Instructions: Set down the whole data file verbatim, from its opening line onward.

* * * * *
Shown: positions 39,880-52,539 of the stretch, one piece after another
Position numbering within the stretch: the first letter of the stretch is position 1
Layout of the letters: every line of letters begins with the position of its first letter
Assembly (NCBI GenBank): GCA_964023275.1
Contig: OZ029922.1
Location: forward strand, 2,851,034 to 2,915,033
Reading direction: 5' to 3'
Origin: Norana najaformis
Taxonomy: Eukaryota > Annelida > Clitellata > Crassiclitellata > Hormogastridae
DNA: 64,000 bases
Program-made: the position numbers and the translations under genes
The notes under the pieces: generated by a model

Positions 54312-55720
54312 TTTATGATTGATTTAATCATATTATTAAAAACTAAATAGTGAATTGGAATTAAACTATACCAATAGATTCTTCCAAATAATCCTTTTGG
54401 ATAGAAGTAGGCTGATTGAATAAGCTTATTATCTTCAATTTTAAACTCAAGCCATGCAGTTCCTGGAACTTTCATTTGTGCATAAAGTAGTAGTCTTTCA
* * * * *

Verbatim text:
Shown: positions 39,880-52,539 of the stretch, one piece after another
Position numbering within the stretch: the first letter of the stretch is position 1
Layout of the letters: every line of letters begins with the position of its first letter
Assembly (NCBI GenBank): GCA_964023275.1
Contig: OZ029922.1
Location: forward strand, 2,851,034 to 2,915,033
Reading direction: 5' to 3'
Origin: Norana najaformis
Taxonomy: Eukaryota > Annelida > Clitellata > Crassiclitellata > Hormogastridae
DNA: 64,000 bases
Program-made: the position numbers and the translations under genes
The notes under the pieces: generated by a model

Positions 54312-55720
54312 TTTATGATTGATTTAATCATATTATTAAAAACTAAATAGTGAATTGGAATTAAACTATACCAATAGATTCTTCCAAATAATCCTTTTGG
54401 ATAGAAGTAGGCTGATTGAATAAGCTTATTATCTTCAATTTTAAACTCAAGCCATGCAGTTCCTGGAACTTTCATTTGTGCATAAAGTAGTAGTCTTTCA